Tuesday, 29 May 2012

Book Review: Intervention - The Battle for Better Business

As the economic continues to bump along the bottom in the UK, there is a continual focus on the ways to increase entrepreneurship and stimulate the economy.  Many of the people who have found themselves outside of regular employment are setting up in business for themselves, creating a new wave of business start-ups.  There is considerable academic (and far from academic) debate about how best to support entrepreneurs, whether we should, and if we do what types of entrepreneur to support.  Should support be focussed on so called “high growth” prospects, which have the capacity to grow rapidly from a few founders to companies employing hundreds?  Should we instead focus support on the large established companies that employ significant numbers of people?  Or are those businesses types of business able to support themselves, and should we focus on the small one man band new entrants to the commercial world?
These arguments are not new, and I have just finished reading a book that covers some of this ground.  Intervention – the battle for Better business (by Elliot Forte) covers the history of the BusinessLink business support group in the UK since its introduction by Michael Heseltine to the effect abandonment of the model under the current coalition government.
In the name of full disclosure I should point out I was both a client of and supplier to a variety of Business Link organisations, and so benefited greatly from their activities during the past 15 or so years.
The book is written by a Business Link insider who obviously valued their activities, and sees it as a shame that they have been closed down to be replaced by a website containing basic business information.  He is hardly uncritical of the way the organisation(s) operated, and in particular the way they had to adapt to constantly changing political priorities.  (one Business Link Operator I worked with closely changed its name, remit and organisation every 2 years for a decade – which was hardly beneficial for productivity).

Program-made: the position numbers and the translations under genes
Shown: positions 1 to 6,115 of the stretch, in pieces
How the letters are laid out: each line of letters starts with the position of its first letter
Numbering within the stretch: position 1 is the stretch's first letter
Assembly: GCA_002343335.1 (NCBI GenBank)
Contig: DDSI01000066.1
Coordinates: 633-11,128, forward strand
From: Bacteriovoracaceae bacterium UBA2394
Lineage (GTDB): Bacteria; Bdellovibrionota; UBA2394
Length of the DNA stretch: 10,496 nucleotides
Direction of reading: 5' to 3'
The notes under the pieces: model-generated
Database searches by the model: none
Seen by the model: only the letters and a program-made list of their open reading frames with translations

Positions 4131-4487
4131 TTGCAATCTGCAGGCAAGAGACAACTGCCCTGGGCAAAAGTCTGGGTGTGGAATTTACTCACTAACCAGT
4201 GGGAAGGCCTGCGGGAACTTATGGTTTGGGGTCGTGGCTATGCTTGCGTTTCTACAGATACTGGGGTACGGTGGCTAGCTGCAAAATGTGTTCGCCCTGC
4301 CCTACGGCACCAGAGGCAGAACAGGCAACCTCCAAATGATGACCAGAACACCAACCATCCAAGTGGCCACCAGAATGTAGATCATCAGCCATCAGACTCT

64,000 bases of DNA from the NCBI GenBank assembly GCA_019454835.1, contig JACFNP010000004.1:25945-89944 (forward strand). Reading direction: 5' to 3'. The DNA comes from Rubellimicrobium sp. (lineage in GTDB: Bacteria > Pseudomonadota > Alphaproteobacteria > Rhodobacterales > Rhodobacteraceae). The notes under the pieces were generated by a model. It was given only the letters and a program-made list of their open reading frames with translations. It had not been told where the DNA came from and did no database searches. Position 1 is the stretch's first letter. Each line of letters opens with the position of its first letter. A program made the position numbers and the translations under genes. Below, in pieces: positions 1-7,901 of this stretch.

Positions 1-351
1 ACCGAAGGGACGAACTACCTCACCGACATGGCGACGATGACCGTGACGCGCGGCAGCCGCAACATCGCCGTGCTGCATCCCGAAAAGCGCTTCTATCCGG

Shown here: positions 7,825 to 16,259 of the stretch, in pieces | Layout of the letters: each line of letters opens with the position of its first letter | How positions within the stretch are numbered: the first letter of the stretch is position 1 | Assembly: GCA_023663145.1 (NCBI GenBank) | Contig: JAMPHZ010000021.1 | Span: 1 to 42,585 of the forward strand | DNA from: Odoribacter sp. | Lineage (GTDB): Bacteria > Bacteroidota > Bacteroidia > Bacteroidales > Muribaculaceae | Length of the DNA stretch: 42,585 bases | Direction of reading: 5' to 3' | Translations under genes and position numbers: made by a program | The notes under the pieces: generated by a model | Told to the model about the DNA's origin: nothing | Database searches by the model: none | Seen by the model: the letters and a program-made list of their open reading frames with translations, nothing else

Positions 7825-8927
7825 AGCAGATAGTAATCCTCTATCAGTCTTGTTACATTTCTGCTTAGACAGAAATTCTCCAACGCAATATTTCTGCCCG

I tend to agree with his conclusions that Business Links were particularly beneficial for the smaller operators.  There is an argument put forward that most of the information needed to setup and run a successful small business is available on the web – but many people setting up for themselves are practical people who benefit from a conversation rather than trawling through web pages.  For the same reason the excellent books provided by banks to new starts tend to sit on the shelves.  I think these micro start-ups are the ones who benefit from business advisors – but they are exactly the people who do not have the money (or self awareness) to employ one.  The larger and potentially more successful businesses can buy in their own support rather than using a government subsidised service.
Perhaps the biggest problem is the 10 to 50 man business that would benefit from external business advice, but is sceptical of consultants and will not employ them.  Here the Business Links provided a good introduction at subsidised prices, often free.
The book highlights the relatively low cost of Business Links and the large number of businesses that they touched – however lightly.   The current Business Link website largely duplicates and consolidates  information available in other places.  The government is focussing resources on companies with potential for rapid growth through the Regional Growth Fund, which is equivalent to the running costs of Business Links for a decade.  So we are placing quite a large bet on companies meeting their potential.